Every summer big players come to town. And this year after the Jubilee, the Olympics and the Paralympics are in the archives, we are spoilt by choice. So, why not do it all? The artists mentioned above are in galleries of free access in Mayfair and all within walking distance. All the shows except Chillida at Christie's, which ends this week, will continue open for several weeks. A map with a walking tour is included below and, also, links to the galleries to check opening times and exhibition dates.
The Dreamer (detail) by Bill Viola
Blain|Southern, in Hanover Square, is showing Frustrated Actions and Futile Gestures, a museum-scale exhibition of nine new works by the internationally renowned video artist Bill Viola. Created between 2012 and 2013, both on location and in the artist's studio in Southern California, the exhibition presents three distinct bodies of works; the Frustrated Actions, the Mirage and the Water Portraits series. Through these works, Viola engages with complex aspects of human experience, including mortality, transience and our persistent, yet ultimately futile attempts to truly and objectively understand ourselves and the meaning of our brief lives. Unmissable.
The next two exhibitions are by Eduardo Chillida; the Spanish Henry Moore. Now regarded as one of the foremost pioneers of modern sculpture. The first exhibition is by Christie's, in Bond Street. The collection Homage to Chillida was first shown at the Guggenheim Museum in Bilbao in 2006. A master of Post-War sculpture, Chillida made work that explored both material and form, but beyond that, he became a philosopher and an architect of the void. The second exhibition, organised in collaboration with the artist's estate, Chillida: From Iron to Light is on public display at Ordovas, showcasing sculptures made in steel and alabaster, alongside works on paper and source materials from the artist's archive.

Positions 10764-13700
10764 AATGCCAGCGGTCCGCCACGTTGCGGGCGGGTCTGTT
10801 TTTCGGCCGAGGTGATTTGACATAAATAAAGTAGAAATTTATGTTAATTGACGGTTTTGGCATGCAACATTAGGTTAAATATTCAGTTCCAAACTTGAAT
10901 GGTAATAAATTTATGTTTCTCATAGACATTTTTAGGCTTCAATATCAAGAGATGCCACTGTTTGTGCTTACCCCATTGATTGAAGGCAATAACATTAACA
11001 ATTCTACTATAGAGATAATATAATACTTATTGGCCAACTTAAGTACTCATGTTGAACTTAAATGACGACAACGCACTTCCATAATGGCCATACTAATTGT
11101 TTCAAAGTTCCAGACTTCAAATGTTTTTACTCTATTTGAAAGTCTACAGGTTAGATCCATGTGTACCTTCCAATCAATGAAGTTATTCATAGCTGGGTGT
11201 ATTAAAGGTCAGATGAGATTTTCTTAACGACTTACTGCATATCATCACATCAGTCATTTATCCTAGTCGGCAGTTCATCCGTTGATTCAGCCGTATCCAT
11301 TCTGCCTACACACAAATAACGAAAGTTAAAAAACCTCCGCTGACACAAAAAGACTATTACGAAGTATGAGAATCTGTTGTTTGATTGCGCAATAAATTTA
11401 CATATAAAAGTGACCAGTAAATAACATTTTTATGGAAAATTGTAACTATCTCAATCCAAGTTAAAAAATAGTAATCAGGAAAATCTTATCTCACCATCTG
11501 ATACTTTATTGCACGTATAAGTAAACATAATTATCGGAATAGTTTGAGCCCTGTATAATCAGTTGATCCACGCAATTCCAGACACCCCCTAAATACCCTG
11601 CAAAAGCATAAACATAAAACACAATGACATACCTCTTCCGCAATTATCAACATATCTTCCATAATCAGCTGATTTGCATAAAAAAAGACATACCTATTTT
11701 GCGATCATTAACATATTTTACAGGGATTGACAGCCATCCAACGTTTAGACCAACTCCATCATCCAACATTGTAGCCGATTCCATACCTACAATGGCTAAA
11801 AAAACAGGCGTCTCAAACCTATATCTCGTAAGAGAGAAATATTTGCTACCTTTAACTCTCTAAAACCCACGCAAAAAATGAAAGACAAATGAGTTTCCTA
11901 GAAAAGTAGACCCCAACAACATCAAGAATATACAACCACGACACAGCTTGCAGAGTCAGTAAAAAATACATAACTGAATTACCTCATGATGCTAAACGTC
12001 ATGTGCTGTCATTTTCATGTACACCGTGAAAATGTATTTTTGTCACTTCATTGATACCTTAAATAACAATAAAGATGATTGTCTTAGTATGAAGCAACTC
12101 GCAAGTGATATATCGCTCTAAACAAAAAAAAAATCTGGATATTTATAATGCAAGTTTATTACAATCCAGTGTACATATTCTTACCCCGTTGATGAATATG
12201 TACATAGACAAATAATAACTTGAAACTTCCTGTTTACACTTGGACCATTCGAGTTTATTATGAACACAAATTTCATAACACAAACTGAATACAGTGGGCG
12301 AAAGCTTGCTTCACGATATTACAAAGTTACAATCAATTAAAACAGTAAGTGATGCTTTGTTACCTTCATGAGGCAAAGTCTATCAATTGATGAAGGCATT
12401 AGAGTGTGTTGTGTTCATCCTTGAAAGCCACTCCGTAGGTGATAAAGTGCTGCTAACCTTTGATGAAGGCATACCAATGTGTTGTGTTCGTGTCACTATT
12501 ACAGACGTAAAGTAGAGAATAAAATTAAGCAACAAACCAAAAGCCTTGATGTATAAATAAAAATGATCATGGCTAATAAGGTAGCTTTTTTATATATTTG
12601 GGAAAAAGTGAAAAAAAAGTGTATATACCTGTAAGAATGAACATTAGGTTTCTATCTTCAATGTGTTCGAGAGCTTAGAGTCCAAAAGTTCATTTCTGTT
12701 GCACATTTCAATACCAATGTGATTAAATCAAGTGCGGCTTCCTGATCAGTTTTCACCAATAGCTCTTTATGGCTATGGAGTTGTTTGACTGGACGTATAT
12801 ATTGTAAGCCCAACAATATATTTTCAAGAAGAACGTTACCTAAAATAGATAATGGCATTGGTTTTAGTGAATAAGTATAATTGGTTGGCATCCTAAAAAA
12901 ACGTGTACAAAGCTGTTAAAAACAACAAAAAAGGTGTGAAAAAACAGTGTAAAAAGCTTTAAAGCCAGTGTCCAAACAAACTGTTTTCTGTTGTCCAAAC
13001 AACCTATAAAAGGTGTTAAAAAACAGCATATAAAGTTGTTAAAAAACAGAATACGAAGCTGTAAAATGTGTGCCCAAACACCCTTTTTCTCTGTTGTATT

As you would probably want more; Robert Motherwell: Works on Paper, the first ever exhibition dedicated to his drawings and paintings on paper to be held in Britain, will be staged at the Bernard Jacobson Gallery, in Cork Street. Motherwell was a major figure in the birth and development of Abstract Expressionism and the youngest member of the New York School, a term he coined. His career spanned five decades during which time he created some of the most iconic images of the 20th century. A passionate advocate and articulate spokesman for Abstract Expressionism, he believed that ideas and emotions were best communicated through the bold forms and gestural lines of abstract art.
The next master in the line is Francis Bacon at Faggionato, in Albermale Street. Bacon is known to be one of the most powerful and disturbing artists of the period following World War II, taking the human figure as his subject at a time when art was dominated by abstract movements. His highly personal expressionistic style, an array of emotions dragged to the extreme, is a constant reflection on the fragility of being. It coincides with an installation by the Japanese artist: Yoshihiro Suda.
Untitled (Lascaux 89-59) by Donald Judd
Then, we move to Minimalism by Donald Judd at David Zwirner, in Grafton Street. This is the first gallery presentation of this seminal artist in London in nearly fifteen years. From the early 1960s up until the time of his death, Judd developed a rigorous visual vocabulary that sought clear and definite objects as its primary mode of articulation. Together, the works in this exhibition present an overview of many of Judd's signature forms and offer insight into his singular commitment to material, colour, and proportion. One of the most significant American artists of the postwar period, Judd's oeuvre has come to define what has been referred to as Minimalist art. You can also see works by Dan Flavin in the upper room.
The final master is Gerhard Richter, one of the most sought after contemporary artists in the world, at the Gagosian Gallery, in Davies Street. Richter is an important artist in the twentieth and twenty-first centuries; his work spans nearly five decades. Richter's beliefs are credited with refreshing art and rejuvenating painting as a medium during a period when many artists chose performance and ready-made media. Richter is known for his blurred paintings, modernising traditional art through technique, and using photography as his source of material. These blurred paintings of photographs are close to reality but also contain a nostalgic distance, because the eye can never precisely capture the image being viewed
The list of galleries in the map is as follows: (A) Blain|Southern, (B) Christie's, (C) Ordovas, (D) Bernard Jacobson, (E) Faggionato, (F) Zwirner and (G) Gagosian. Enjoy it!